Wallace and Smith’s revue comprised of an all-male, ex-army performance company called the Kangaroos. After a few weeks of business, attendance began to decline at an alarming rate, and so a ballet was added to the line-up of acts, followed later by showgirls.

The new Royal Showgirls performed on stage wearing bikinis, mini-skirts and shorts, baring midriffs, arms and legs. These girls were the saving grace of the show.

On October 1954, entrepreneur Harry Wren brought Gypsy Rose-Lee to Australia. Several showgirls from Sydney joined the famous stripper on stage. Unlike the international star, the Sydney girls appeared on stage already nude. Harry Wren enlivened his vaudeville shows with vivacious and beautiful chorus girls, and a few discreetly placed nude models.

Advertisements in the press boasted “Australia’s Most Beautiful Blondes! Brunettes! Redheads! FABULOUS-GORGEOUS-NUDES!” Exotic displays featured striptease, fan dance and bathing shows, influenced by the cultures of the Middle East, Paris and Brazil.

One notable performer used the name ‘Vanessa the Undresser’. Another young woman’s bubble bath act at the 1956 Melbourne Show attracted some unwanted attention from authorities.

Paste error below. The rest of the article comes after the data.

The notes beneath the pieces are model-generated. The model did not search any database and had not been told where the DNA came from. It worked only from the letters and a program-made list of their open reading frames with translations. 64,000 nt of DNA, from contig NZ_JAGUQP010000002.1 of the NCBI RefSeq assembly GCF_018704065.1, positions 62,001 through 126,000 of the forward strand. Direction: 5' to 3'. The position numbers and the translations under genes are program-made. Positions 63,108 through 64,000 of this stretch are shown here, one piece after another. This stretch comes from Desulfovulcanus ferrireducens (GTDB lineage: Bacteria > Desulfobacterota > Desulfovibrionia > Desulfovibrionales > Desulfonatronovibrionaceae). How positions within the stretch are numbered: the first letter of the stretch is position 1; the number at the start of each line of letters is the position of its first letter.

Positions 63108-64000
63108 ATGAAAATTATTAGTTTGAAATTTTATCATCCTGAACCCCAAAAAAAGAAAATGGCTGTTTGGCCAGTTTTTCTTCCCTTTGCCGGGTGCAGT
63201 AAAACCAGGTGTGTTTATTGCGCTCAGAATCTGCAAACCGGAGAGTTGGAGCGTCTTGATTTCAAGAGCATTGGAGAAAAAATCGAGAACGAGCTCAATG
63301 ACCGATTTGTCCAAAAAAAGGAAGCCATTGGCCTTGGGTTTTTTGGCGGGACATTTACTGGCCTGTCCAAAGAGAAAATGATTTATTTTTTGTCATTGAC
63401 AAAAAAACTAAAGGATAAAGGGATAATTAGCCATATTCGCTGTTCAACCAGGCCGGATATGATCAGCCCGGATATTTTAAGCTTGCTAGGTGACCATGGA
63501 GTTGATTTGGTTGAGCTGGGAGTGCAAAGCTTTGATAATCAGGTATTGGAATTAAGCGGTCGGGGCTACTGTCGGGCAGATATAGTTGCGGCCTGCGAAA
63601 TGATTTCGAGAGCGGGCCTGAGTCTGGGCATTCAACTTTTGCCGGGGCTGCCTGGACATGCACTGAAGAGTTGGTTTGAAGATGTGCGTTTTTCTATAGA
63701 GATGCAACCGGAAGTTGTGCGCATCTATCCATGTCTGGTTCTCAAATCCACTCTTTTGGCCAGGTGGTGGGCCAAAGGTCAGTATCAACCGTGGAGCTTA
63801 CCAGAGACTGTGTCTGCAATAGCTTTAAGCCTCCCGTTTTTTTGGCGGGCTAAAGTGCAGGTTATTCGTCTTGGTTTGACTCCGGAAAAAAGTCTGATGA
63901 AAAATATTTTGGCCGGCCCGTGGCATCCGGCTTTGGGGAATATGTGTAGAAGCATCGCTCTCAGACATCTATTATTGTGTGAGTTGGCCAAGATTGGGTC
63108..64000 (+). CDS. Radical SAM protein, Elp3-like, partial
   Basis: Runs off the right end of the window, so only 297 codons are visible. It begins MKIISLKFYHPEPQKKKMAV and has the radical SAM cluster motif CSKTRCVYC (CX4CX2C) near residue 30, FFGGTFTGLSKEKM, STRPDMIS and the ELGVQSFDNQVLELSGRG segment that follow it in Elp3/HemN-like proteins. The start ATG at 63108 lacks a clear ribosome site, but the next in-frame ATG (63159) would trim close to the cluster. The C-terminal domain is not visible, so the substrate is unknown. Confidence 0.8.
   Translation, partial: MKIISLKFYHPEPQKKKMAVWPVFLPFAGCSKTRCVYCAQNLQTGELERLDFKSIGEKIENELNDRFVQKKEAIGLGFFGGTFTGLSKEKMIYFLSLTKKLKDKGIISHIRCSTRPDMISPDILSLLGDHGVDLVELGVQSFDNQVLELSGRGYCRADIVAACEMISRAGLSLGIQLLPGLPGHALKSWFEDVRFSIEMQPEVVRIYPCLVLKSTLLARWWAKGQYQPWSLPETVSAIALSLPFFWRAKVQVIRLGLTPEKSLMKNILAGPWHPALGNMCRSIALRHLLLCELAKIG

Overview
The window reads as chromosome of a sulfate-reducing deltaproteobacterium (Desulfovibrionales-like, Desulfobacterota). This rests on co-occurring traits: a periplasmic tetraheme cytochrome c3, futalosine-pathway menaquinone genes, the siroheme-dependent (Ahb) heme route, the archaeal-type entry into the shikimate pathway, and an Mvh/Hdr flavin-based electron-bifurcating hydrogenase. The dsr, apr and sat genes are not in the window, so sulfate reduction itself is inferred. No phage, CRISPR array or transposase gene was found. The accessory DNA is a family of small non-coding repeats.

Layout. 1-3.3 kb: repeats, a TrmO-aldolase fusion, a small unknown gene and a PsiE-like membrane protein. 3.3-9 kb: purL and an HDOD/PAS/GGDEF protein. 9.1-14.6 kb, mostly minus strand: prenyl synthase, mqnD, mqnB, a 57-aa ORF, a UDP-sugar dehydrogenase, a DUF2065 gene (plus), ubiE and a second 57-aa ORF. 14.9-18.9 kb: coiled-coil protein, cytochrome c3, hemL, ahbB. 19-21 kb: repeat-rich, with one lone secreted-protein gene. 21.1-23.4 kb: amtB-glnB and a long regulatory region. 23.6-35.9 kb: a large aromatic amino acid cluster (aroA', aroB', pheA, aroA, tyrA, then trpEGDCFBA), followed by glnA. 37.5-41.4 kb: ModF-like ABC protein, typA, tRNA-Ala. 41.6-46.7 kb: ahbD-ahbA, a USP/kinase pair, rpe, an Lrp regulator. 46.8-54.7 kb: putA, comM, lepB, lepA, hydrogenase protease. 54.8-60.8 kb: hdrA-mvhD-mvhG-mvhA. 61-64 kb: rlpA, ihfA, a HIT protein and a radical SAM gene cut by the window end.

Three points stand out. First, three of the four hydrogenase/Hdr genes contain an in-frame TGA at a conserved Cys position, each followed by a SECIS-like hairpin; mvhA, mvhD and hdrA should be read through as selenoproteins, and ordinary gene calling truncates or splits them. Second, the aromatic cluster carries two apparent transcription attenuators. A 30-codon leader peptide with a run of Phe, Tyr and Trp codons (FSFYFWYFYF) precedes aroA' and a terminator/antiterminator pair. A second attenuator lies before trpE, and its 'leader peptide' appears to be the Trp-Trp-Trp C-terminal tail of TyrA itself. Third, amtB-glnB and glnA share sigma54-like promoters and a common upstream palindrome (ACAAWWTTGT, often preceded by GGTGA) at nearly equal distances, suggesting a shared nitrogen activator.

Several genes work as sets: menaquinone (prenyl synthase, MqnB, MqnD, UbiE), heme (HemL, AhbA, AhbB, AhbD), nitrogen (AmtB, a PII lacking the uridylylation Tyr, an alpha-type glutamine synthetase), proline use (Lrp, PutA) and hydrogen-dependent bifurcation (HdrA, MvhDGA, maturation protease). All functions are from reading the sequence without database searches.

In 1959, police action was taken against Wren’s advertising, which contained near-nude showgirls in the unrestricted public view of the foyer of Adelaide’s Theatre Royal. The objection was not that there were nudes in the show, but that the photographs of near-nudity were visible from the street.

Erotic performances drew audiences in theatre restaurants in Melbourne and in the nightclubs of Kings Cross in Sydney, where choreographers carried on the Tivoli traditions of showgirl revues. Glamorous dance routines were standard in Sydney’s nightspots during the 1960s, such as Sammy Lee’s Latin Quarter, the Pigalle, Pink Pussycat and Pink Panther clubs.

The late 1960s was a boom time for nightlife in Sydney’s Kings Cross, when the Vietnam War brought many American servicemen to Sydney on R&R. Most of the work available for professional dancers was in go-go bars, and in Australia’s conservatism past, many performers wished to hide their alternative identity from their families and communities.

In the late sixties and early seventies, Brisbane’s Fortitude Valley was the equivalent of Sydney’s Kings Cross, harbouring illegal gambling, underground strip clubs and prostitution, all of which existed because of police corruption that was finally uncovered by the Fitzgerald Inquiry, leading to the collapse of the Bjelke-Petersen government.

In the 1960s and 70s societies all around the world were undergoing a sexual revolution, and saw a steep rise in the number of strip clubs being established. Despite public protest, strict city regulations, frequent raids and shut downs, the institution survived. During the 1970s and 80s, almost all strip clubs featured poles on stage to accommodate dancing.